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That's the gist of this interview in the Washington Post yesterday.

Actually, the headline is "The World's Most Famous Teacher BLASTS School Reform" (my emphasis).

The teacher in question is Rafe Esquith who teaches in Room 56 of Hobart Elementary in Los Angeles. Here's why the writer of the article calls Mr. Esquith the "World's Most Famous Teacher"

*When he goes to China he is so popular he needs security guards to protect him from the crush of the crowds.
*He is the only K-12 teacher to be awarded the president’s National Medal of the Arts.
*Queen Elizabeth made him a member of the British Empire.
*The Dalai Lama gave him the Compassion in Action Award.
*He has turned down requests to have a Hollywood movie made about his work.
*A documentary, “The Atticus Finch of Hobart Elementary,” was made about the famous Shakespeare program he has run for years at Hobart, where all of his students appear in at least one full-length production a year. The English actor Ian McKellen actually noticed some of Esquith’s young students mouthing the words to a Shakespearean play in which he was performing in Los Angeles.
*He has been given the Kennedy Center’s Sondheim Inspirational Teacher Award, Oprah Winfrey’s Use Your Life Award, and Disney’s National Outstanding Teacher of the Year award.

He’s gotten more awards and honors, but you should have the idea by now.

So what does he have to say about "school reform" and topics like Common Core and TFA?

In this interview, the writer talks to Esquith not only about his fame, but about his new book: “Real Talk For Real Teachers: Advice for Teachers from Rookies to Veterans: ‘No Retreat, No Surrender!,"

I'll only give you a taste, because you should read the whole article, but as the headline suggests, he does not hold a high opinion of the reform efforts and the organizations behind them.

On the differences in teaching today versus when he started teaching in 1983:

Teachers spend hours and hours and hours trying to figure out what’s going to be on the test. They will teach that there are four chambers of the heart, but not why we have a heart or why it works….Also, the economy has declined, families are hurt and I deal with many more family problems. Some of them are really difficult… Most of the parents I deal with try hard for their kids. One of the myths is that poor kids have parents who don’t care. That’s crap. They care.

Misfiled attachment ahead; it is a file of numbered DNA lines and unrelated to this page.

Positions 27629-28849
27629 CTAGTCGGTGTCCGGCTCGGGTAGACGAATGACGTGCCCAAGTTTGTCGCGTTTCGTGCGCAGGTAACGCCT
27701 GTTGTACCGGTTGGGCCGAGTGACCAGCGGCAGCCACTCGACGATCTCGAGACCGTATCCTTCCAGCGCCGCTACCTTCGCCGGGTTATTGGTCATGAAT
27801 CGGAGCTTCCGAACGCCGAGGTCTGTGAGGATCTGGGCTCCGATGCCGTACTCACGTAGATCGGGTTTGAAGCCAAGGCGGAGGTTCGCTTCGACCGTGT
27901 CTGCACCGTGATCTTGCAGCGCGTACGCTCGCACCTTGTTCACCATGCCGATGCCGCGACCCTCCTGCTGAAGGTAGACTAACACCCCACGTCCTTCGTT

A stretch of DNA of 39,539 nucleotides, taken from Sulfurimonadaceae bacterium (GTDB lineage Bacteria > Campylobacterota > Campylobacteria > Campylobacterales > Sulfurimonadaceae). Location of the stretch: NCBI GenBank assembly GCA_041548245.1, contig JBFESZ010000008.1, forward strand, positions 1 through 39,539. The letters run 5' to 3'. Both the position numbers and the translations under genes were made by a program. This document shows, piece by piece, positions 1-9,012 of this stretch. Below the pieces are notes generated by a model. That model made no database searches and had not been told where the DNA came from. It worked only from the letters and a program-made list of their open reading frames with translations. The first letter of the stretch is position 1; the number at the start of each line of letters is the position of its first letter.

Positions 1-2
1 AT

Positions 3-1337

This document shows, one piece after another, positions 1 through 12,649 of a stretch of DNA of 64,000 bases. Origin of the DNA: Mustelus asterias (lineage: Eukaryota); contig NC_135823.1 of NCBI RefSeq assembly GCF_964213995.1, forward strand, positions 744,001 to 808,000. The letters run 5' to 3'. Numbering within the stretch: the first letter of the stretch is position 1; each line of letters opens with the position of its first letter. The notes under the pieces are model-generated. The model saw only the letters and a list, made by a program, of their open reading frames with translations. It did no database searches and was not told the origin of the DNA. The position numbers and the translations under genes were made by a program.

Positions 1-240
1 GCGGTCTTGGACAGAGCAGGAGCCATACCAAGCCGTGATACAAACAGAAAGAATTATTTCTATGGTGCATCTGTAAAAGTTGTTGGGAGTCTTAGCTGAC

On Teach For America:
They [TFA corp members] are in my room all the time. Good kids. Nice. Bitter joke: TFA really stands for ‘teach for a while.’ ... With Teach For America, I just want to tell them that there’s another problem. Most TFA teachers don’t stay in the classroom long. I want them to know that Room 56 matters. What we do matters. But the kids see teachers shifting back and forth, leaving for other jobs, so why would they believe anything matters if their teachers keep leaving?
On the Common Core standards:
And to the veteran teachers who really understand what’s going on, every month it’s a new [school reform]  flavor of the month. The Common Core [State Standards initiative] isn’t going to do anything. They are spending tens of millions of dollars but it isn’t going to do anything. In my classroom you still have to put a period at the end of a sentence…. I don’t need a new set of standards to make that clear to me.
If you look at all the statements I highlighted with bold print, he says what EVERY teacher says.  What every teacher WANTS to say.  Only he has a platform that hopefully will make people hear.

Maybe.

From the article, TFA as well as KIPP have observed him as they were putting their organizations together.  They weren't seeing the same things he was teaching. My take from the interview is that they (TFA and KIPP) just looked at the superficial surface aspects of his teaching--his slogans and sayings, some of his basic management techniques, that sort of thing.  They didn't get into the meat of what he was teaching and the why of what he was teaching.

And I notice that he doesn't appear at forums discussing education.  Which is understandable from one point, as he prefers to remain in his classroom, but incomprehensible from another because these are the kinds of teachers that the "reformers" want all teachers to be, right?

Is it because his opinions are only sought when they fit the agendas of the "reformers"?  Or is it because master teachers like Esquith (and our own teacherken) know that the "reform" path is not the way to educate our children?

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